World
Builders™
Session
Two  Geology
Making a Relief Map


Relief
maps, also called topographic
maps, show the high and low places
of a landscape.

Map courtesy of Chalk Butte Digital
Maps

Here
is a beautiful relief
map. Can you see
the mountain?
Can you see
rivers? Maps can
show where the hills
and valleys of a
landscape are.
Relief
maps help us to understand what a piece of land is like by showing
us where the high and low places are.
This section explains what the maps mean and
how to make such a map.
Let's learn
how to make a simple relief map by making a map ourselves. We
will start with this pyramid and make a relief map of it.

Step
One
The first step is to decide on your measuring
units. This pyramid is about 300 feet high. I have decided to
measure it in 50 foot increments. By this I mean
color 
Elevation of The Section 

between 250 ft and 300 feet 

between 200 ft and 250 feet 

between 150 ft and 200 feet 

between 100 ft and 150 feet 

Between 50 ft and 100 feet 

Between 0 ft and 50 feet 
Notice that I have marked a measuring rod.
I use the measuring rod to find the elevations
of different parts of the pyramid. I make dots all around the
pyramid where the pyramid is 50 feet above the ground. When I
have finished, I join the dots with a line. Next I make dots
around the pyramid where it is 100 feet up from ground level
and join that set of dots. I do this for each level. The lines
that join the dots are called contour lines.
Note that we are not measuring up the slanted
side of the pyramid. We are measuring the distance straight up
from the ground.
Step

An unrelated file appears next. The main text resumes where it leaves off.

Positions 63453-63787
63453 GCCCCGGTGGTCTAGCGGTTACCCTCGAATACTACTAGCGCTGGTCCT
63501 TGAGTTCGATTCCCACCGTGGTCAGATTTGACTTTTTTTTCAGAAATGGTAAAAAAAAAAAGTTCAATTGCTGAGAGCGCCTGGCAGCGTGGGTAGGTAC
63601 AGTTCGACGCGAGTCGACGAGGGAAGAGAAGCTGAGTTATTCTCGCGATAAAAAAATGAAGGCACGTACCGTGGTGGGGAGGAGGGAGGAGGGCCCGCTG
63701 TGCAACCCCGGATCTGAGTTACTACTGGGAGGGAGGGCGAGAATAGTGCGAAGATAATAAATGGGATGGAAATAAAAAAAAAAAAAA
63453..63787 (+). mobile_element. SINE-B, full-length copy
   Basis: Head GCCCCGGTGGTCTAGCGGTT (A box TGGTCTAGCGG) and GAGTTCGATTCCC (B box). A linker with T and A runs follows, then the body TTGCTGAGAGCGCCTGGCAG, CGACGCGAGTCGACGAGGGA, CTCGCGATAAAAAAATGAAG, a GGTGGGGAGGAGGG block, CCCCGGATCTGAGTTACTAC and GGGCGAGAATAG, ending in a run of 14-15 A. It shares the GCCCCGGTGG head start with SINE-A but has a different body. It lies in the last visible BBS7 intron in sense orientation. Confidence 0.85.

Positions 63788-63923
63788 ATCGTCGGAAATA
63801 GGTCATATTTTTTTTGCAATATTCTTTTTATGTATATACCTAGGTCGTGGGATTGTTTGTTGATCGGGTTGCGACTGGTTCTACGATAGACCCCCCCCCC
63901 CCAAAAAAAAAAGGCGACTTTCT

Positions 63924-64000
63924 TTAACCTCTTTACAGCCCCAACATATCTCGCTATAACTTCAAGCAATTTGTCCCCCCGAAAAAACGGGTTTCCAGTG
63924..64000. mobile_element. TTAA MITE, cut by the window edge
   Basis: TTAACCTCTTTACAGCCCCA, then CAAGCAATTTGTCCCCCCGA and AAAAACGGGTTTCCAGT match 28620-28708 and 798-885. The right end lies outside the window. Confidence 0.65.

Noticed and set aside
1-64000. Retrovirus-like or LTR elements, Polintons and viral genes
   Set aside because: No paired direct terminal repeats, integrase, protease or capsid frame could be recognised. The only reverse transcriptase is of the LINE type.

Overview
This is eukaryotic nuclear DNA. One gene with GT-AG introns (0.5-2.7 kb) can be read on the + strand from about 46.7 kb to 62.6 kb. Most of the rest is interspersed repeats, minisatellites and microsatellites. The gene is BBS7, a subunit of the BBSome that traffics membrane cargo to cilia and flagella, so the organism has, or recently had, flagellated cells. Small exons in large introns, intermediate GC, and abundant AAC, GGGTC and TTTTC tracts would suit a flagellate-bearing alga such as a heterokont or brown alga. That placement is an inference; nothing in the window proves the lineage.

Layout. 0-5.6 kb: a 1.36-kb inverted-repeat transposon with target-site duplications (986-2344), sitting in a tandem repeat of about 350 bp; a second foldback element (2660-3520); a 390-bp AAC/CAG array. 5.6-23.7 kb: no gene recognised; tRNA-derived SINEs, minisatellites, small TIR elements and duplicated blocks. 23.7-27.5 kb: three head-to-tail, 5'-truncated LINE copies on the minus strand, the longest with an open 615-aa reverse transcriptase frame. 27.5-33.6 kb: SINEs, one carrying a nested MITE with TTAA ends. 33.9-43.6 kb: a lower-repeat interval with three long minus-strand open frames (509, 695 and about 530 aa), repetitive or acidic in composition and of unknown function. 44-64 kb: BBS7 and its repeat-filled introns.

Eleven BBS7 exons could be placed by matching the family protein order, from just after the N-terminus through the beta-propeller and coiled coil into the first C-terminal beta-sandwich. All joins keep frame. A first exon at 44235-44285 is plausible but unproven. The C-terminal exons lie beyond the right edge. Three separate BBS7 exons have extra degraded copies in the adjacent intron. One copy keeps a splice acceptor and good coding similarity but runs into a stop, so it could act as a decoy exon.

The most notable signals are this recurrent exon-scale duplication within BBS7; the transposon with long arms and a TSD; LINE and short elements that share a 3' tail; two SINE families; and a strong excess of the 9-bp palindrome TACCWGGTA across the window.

Two
Now we color in each level of the pyramid to
correspond with the elevation colors that we have chosen.
color 
Elevation of The Section 

between 250 ft and 300 feet 

between 200 ft and 250 feet 

between 150 ft and 200 feet 

between 100 ft and 150 feet 

Between 50 ft and 100 feet 

Between 0 ft and 50 feet 
Step Three
Even though the
pyramid sides slope upward, we will make the sides vertical,
in order to show the greatest area at each elevation level.
This makes the colored areas into rectangles.
Step Four
Now let's cut the pyramid horizontally to
separate the colors.
Step Five
Because the pyramid has four sides, the pieces
that we cut are squares of different sizes.
When we lay them out, they look like this.
Step Six
If we put one color on top of another, the
stack of colors will look like this.
color 
Elevation of The Section 

between 250 ft and 300 feet 

between 200 ft and 250 feet 

between 150 ft and 200 feet 

between 100 ft and 150 feet 

Between 50 ft and 100 feet 

Between 0 ft and 50 feet 


We have just made a relief map!
By comparing the colors, we can see which
parts of the map represent the tallest part of the pyramid.
Step Seven
Compare these two pictures. You can see a model
and a picture. Match the colors up!
Did You Get It?
Of course, people don't make maps of pyramids.
The map of a planet has many different types of changes in elevation.
Did you get the idea?
Try this. Here is a picture of the elevations
of an island.
Now, click on the map that
shows the best picture of this island.
Here's something else to
try

From Contour
Map to Landscape Profile

Header
image from NASA Earth from Space
©
1996,1997, 1998, 1999,
2000, 2002, 2003.
Elizabeth
Anne Viau.
All rights reserved.
This material may be
used by individuals
for instructional
purposes but not sold.
Please inform the
author if you use it
at
eviau@earthlink.net
.